FIG. 3 shows a histogram of relative phase estimates around 6300 Hz. We can see that the phase estimates can be adequately modeled using a Gaussian model.

FIG. 4 shows a histogram of relative phase distribution with a mean at around 7800 Hz. Due to the phase wrapped around ±π, the result is a bimodal distribution that is poorly fit by a Gaussian distribution. Even when the wrapping effect is not that severe, the mean of the estimated distributions will be biased towards zero.

Therefore, we need to consider a different location model for the phase angle, which estimates likelihoods with better accuracy. We model the distribution of the relative phase as a Gaussian distribution wrapped in the interval [−π, π]
$\begin{array}{cc}{P}_{{R}_{\omega}}\left(x\right)=\{\begin{array}{cc}\sum _{k\in Z}\frac{1}{{\mathrm{\pi \sigma}}^{2}}{e}^{\frac{{\left(x\mu +k\text{\hspace{1em}}2\pi \right)}^{2}}{{\sigma}^{2}}}& x\in \left[\pi ,\pi \right]\\ 0& \mathrm{otherwise}\end{array}.& \left(3\right)\end{array}$
Ideally, the value k should range from −1 to 1. In practice, a range from −4 to 4 is an adequate approximation.

FIG. 5 shows how our location model works. Assuming the same data as shown in FIG. 4, we use kε[−1, 1] to obtain three Gaussian distributions, which are shown with the dashed lines 501. The solid line 502 shows the approximation of these three distributions. It can be seen that this model is much better than a single Gaussian distribution.

We now describe a process for constructing 240 the complex Gaussian location model 150 in which the imaginary part is wrapped in the interval [−π, π], and the real part is not. We treat the sum of the Gaussian distributions in the imaginary domain as a constrained Gaussian mixture and adapt the parameters accordingly.

As shown in FIG. 6, we determine the mean μ and variance σ^{2 }of our location model 150 using an expectationmaximization (EM) process. Therefore, having a complex random variable xεC, we use the following steps to iteratively update the mean and variance.

Start 610 with initial estimates μ=0 and σ=1. Determine 620 the distance of the sample set from the unwrapped Gaussian distributions using:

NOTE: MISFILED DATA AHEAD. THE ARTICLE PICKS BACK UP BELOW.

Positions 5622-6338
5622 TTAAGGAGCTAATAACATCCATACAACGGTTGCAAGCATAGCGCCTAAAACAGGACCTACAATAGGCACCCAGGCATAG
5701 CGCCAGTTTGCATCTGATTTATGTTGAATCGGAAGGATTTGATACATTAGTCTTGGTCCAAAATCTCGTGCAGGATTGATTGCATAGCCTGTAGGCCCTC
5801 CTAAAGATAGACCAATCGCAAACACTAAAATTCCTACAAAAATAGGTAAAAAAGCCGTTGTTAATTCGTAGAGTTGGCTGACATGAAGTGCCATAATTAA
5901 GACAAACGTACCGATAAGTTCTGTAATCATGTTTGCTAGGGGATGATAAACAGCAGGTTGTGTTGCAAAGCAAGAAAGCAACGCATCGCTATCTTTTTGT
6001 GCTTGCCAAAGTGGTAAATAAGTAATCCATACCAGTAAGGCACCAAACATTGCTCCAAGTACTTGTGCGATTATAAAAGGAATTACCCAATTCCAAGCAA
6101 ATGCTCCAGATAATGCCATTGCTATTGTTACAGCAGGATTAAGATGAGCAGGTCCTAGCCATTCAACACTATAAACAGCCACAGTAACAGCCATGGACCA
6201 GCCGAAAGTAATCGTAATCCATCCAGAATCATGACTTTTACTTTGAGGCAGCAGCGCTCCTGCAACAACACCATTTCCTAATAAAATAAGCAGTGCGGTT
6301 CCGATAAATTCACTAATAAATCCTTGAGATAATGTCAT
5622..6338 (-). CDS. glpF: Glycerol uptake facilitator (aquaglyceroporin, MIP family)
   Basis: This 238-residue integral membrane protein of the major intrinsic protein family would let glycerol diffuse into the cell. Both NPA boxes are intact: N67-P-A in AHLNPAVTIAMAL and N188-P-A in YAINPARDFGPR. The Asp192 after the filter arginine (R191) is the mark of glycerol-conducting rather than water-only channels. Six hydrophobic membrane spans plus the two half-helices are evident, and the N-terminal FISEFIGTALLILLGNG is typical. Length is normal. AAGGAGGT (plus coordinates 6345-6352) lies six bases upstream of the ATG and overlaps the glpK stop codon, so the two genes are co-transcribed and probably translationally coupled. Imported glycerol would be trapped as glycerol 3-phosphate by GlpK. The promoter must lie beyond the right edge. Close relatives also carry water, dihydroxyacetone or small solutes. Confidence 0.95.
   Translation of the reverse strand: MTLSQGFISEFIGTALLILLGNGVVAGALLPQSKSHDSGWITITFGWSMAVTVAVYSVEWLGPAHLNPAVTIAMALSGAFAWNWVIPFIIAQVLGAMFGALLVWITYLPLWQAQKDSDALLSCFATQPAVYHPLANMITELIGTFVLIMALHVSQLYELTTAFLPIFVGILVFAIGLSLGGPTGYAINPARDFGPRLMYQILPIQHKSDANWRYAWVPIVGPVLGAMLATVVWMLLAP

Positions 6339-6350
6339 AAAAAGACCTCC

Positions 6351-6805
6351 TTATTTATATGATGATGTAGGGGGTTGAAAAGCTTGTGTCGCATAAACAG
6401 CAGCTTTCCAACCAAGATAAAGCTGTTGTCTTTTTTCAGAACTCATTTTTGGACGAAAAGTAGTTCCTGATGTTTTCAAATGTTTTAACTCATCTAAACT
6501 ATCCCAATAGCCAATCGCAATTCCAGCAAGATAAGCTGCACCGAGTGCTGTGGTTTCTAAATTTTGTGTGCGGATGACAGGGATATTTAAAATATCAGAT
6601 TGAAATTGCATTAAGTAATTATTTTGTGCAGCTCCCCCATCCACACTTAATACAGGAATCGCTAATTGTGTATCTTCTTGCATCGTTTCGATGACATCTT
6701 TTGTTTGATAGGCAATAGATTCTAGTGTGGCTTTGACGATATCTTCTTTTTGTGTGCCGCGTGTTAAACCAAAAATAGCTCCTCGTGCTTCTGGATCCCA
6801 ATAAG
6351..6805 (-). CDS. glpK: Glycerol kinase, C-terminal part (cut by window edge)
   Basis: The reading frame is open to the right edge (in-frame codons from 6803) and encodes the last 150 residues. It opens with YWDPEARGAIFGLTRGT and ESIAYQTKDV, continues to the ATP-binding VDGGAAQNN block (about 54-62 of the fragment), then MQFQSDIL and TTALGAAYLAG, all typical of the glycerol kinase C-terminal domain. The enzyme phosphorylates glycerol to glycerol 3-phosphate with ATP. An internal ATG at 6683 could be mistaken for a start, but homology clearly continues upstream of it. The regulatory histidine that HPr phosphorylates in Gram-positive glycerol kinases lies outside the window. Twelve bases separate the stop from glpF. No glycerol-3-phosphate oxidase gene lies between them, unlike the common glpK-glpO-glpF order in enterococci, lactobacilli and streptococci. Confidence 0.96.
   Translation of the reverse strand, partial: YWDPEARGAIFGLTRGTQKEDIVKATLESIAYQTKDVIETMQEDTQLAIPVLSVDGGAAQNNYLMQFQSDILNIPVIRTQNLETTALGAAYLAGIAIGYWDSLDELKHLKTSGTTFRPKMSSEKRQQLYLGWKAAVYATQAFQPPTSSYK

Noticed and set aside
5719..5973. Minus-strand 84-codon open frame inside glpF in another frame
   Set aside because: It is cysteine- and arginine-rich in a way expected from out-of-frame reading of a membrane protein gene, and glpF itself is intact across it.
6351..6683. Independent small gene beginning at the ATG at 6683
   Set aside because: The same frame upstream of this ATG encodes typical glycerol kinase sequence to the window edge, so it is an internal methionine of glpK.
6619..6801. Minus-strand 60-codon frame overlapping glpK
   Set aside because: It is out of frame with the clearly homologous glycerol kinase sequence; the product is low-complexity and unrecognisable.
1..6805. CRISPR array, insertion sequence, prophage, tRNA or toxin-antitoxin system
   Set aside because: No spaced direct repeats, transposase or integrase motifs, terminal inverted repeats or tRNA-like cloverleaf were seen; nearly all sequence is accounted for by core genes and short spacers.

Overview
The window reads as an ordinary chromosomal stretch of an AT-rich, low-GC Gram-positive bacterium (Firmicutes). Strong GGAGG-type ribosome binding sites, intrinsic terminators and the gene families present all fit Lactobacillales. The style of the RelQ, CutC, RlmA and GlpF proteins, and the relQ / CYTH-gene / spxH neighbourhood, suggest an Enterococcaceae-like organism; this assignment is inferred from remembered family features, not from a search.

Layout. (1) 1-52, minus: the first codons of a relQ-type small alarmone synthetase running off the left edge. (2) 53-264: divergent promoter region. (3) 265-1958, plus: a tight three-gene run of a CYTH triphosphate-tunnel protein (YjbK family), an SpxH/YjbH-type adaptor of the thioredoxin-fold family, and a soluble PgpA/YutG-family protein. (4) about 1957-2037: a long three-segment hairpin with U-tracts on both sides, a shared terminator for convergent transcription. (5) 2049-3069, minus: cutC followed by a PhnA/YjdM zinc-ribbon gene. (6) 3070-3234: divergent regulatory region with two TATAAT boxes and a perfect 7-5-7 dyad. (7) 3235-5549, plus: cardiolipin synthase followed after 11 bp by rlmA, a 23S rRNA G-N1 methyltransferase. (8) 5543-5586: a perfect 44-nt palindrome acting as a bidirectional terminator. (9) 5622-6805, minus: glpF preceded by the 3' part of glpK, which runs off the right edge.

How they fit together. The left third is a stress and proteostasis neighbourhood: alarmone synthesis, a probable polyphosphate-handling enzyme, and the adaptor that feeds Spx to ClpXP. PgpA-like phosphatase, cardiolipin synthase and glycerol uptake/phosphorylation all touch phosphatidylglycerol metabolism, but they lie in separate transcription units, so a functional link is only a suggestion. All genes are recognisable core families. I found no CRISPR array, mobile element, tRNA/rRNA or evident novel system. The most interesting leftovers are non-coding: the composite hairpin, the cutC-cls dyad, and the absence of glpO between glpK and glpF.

D _{k}(x)=x−μ+ki2π. (4)

Determine 630 the posterior probabilities of the sample set for each unwrapped Gaussian distribution using:
$\begin{array}{cc}{Q}_{k}\left(x\right)=\frac{1}{{\mathrm{\pi \sigma}}^{2}}{e}^{\frac{{{D}_{k}\left(x\right)}^{2}}{{\sigma}^{2}}}\text{}{P}_{k}\left(x\right)=\frac{{Q}_{k}\left(x\right)}{{\sum}_{k}{Q}_{k}\left(x\right)}& \left(5\right)\end{array}$

Update
640 the variable μ as a mean weighed by the posteriors:
$\begin{array}{cc}\mu \leftarrow \mu +\langle \sum _{k}{D}_{k}\left(x\right){P}_{k}\left(x\right)\rangle ,& \left(6\right)\end{array}$
where
.
denotes sample expectation. Furthermore, ensure that the imaginary part is wrapped around [−π, π[ by setting:
ℑ(μ)←[(ℑ(μ)+π)mod(2π)−π, (7)
and update the variable σ using:
$\begin{array}{cc}\sigma \leftarrow \sqrt{\langle \sum _{k}{{D}_{k}\left(x\right)}^{2}{P}_{k}\left(x\right)\rangle}.& \left(8\right)\end{array}$

Repeat 650 from to step 620 until convergence.

Convergence usually concludes to a satisfactory solution by the 10^{th }iteration. For numerical reasons, it is best if step 630 is performed in the logarithmic domain to reduce underflow effects due to the product operation.

Training for Location

The steps for training 250 the model 150 for a particular source location is straightforward. During the training, the features from the training signal at each location are extracted using estimates of R_{ω}(t) 231 by applying Equation (1) on the short time Fourier transforms of the microphone input signals.

For each location, we construct the model at each frequency ω, and obtain a data series of μ_{ω} and σ_{ω}. To localize 260 the unknown source 203, we extract the features as described above, from the testing signal emanating from the source, and evaluate a likelihood of the trained models for each location using: